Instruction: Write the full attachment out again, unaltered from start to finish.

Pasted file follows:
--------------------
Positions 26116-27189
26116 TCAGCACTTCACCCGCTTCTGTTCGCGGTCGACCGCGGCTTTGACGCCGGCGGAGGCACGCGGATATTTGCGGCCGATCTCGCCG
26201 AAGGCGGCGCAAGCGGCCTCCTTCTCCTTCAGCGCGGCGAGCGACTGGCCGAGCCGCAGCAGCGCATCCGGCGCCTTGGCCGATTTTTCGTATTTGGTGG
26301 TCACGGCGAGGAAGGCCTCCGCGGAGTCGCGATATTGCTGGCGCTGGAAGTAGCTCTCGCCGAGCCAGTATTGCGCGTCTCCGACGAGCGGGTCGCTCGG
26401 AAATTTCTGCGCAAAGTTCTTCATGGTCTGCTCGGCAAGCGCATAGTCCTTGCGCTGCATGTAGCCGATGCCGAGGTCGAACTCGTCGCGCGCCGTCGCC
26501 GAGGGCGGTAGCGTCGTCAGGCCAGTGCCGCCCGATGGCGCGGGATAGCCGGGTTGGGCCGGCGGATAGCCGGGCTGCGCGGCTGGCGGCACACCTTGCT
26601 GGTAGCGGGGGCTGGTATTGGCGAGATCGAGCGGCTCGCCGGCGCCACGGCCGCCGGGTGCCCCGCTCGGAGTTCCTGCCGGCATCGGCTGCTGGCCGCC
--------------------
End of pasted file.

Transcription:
Positions 26116-27189
26116 TCAGCACTTCACCCGCTTCTGTTCGCGGTCGACCGCGGCTTTGACGCCGGCGGAGGCACGCGGATATTTGCGGCCGATCTCGCCG
26201 AAGGCGGCGCAAGCGGCCTCCTTCTCCTTCAGCGCGGCGAGCGACTGGCCGAGCCGCAGCAGCGCATCCGGCGCCTTGGCCGATTTTTCGTATTTGGTGG
26301 TCACGGCGAGGAAGGCCTCCGCGGAGTCGCGATATTGCTGGCGCTGGAAGTAGCTCTCGCCGAGCCAGTATTGCGCGTCTCCGACGAGCGGGTCGCTCGG
26401 AAATTTCTGCGCAAAGTTCTTCATGGTCTGCTCGGCAAGCGCATAGTCCTTGCGCTGCATGTAGCCGATGCCGAGGTCGAACTCGTCGCGCGCCGTCGCC
26501 GAGGGCGGTAGCGTCGTCAGGCCAGTGCCGCCCGATGGCGCGGGATAGCCGGGTTGGGCCGGCGGATAGCCGGGCTGCGCGGCTGGCGGCACACCTTGCT
26601 GGTAGCGGGGGCTGGTATTGGCGAGATCGAGCGGCTCGCCGGCGCCACGGCCGCCGGGTGCCCCGCTCGGAGTTCCTGCCGGCATCGGCTGCTGGCCGCC